Woman receives up to 7 years for thefts
A disabled Navy veteran told a judge on Monday he doubted he’d live to see the $728 restitution ordered during the sentencing of a Gardnerville woman who’d drained his bank account and ran up his credit card.
Jaclyn Thun, 32, admitted to taking $728 from a victim’s bank account between Jan. 8 and March 12.
Thun was sentenced to up to seven years in prison after she admitted to two violations of her probation and a new charge for theft, involving the white-bearded 70-year-old, who gave a victim impact statement from his wheelchair.
Thun’s two sons were in the courtroom on Monday for their mother’s sentencing. They both wrote letters to the court.
Thun admitted to violating her probation on two prior cases, including gross misdemeanor unlawful taking of a motor vehicle and charging $2,175 on someone else’s credit card without their consent, a felony.
She was ordered to serve 364 days in jail for the vehicle, but with 288 days counted as time served, she only has 76 days left to serve on that sentence.
The probation violation on the felony resulted in 19-48 months being imposed.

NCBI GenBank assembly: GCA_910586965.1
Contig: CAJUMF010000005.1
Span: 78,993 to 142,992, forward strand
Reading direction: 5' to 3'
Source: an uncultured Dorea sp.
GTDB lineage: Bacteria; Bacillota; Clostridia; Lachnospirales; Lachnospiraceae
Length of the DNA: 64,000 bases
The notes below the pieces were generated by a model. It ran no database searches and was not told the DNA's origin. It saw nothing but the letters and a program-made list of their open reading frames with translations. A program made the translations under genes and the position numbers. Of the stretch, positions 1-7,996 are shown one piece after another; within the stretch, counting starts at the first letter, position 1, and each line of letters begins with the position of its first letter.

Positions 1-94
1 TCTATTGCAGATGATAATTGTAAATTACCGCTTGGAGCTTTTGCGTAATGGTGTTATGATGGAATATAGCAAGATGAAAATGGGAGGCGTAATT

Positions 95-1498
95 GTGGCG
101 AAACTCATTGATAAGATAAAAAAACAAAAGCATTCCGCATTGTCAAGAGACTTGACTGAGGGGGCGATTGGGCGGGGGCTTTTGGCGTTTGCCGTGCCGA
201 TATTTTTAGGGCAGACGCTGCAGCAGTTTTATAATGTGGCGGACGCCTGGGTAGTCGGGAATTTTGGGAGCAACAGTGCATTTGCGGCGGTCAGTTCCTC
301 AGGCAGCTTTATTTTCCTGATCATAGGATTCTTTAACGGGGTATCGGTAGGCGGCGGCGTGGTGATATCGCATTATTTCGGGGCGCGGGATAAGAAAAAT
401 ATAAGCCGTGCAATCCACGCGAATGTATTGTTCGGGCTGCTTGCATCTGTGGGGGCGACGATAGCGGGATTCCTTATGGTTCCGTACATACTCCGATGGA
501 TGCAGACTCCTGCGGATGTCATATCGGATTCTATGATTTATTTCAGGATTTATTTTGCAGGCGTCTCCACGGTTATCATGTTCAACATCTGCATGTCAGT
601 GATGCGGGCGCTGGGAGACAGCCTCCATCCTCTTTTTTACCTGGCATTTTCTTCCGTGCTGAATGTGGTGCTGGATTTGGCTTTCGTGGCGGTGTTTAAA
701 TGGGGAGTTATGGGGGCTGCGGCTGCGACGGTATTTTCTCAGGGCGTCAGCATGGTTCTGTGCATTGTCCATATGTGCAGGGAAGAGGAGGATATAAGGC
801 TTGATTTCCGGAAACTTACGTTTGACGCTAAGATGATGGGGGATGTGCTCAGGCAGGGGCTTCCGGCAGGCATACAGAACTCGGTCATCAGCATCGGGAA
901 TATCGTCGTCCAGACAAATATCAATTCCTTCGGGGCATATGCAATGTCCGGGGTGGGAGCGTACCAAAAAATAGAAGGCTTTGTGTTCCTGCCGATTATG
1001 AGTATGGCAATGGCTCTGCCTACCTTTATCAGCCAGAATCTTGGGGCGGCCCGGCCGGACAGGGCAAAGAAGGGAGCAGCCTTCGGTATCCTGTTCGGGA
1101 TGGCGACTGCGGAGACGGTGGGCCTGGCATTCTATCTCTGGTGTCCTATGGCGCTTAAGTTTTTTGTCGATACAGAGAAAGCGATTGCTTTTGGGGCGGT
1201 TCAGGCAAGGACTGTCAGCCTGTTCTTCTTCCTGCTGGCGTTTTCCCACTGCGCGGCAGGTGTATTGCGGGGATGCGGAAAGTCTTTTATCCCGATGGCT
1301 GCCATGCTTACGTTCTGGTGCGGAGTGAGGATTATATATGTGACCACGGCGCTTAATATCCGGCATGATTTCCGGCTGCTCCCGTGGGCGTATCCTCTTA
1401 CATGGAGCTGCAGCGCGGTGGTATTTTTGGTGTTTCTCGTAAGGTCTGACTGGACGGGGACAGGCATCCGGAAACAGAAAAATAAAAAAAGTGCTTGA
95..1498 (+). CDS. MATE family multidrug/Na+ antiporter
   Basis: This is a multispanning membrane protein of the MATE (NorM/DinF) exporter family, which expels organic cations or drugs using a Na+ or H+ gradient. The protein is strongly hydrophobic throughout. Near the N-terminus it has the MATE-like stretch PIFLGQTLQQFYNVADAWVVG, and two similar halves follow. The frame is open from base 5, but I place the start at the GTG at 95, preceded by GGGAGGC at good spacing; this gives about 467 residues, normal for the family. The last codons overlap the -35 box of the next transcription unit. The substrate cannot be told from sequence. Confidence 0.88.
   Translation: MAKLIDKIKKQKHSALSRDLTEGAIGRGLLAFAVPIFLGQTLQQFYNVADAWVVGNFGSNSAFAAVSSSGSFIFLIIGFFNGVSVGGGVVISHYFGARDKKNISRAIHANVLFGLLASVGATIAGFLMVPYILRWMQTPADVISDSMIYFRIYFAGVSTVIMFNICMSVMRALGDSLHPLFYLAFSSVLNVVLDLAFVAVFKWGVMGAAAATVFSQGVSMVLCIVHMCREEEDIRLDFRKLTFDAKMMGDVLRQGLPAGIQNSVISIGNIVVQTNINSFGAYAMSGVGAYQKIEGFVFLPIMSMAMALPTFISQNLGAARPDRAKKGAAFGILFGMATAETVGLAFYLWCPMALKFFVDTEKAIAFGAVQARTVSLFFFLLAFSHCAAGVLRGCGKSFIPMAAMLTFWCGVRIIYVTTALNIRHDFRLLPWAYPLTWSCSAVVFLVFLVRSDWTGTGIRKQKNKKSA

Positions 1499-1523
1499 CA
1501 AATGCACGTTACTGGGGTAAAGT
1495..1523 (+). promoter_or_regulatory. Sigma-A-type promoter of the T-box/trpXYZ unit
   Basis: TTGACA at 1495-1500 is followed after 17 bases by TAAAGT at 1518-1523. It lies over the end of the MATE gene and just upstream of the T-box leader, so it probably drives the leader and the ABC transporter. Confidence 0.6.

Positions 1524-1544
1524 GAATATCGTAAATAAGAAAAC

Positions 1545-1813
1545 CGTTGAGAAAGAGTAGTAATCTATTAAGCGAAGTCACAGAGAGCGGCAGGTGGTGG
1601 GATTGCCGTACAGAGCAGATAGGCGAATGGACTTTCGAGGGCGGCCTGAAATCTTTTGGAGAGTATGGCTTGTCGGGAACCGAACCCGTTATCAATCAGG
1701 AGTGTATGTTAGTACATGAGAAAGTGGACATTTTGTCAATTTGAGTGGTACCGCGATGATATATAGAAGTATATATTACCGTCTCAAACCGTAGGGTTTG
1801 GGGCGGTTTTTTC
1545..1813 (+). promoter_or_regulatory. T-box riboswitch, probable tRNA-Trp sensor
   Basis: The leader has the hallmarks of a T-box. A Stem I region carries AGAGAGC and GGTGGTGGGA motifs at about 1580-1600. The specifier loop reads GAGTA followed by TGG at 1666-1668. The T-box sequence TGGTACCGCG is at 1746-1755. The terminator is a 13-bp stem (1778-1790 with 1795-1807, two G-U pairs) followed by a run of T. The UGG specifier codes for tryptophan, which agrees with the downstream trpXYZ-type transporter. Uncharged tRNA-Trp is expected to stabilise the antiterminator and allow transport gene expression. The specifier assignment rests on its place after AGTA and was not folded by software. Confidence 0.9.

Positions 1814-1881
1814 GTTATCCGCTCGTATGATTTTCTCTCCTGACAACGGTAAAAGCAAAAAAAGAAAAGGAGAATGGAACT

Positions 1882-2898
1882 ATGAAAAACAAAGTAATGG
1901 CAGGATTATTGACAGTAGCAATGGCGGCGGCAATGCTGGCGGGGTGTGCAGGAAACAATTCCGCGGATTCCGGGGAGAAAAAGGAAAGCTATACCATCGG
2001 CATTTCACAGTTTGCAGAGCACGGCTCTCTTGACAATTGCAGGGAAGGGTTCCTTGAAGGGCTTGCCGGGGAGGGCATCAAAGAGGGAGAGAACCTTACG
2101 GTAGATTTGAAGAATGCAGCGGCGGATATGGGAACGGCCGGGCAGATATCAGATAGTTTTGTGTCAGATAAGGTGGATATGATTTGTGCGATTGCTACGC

Thun admitted to a theft charge last week that included the theft from the victim, a $680 check-kiting spree and appropriation of a vehicle she had kept after renting.
Defense attorney Maria Pence asked that the Thun’s prison sentence in the new case run at the same time as her other felony.
Thun said she understood she’d been given lots of chances by the court.
“Now I’m going to serve time in prison,” she said. “I’m here because this is where I belong.”
She apologized to the victim for taking advantage of him.
Prosecutor Erik Levin said that Thun shouldn’t get a lighter sentence for committing crimes while she was on probation.
“She was on probation and continued to commit crimes,” he said, pointing. “But for her history, these might have been resolved as misdemeanors.”
Judge Tom Gregory sentenced Thun to 12-36 months in prison consecutive to her other sentence and ordered her to pay a total of $1,408.77 restitution.
“These crimes are not victimless,” he said.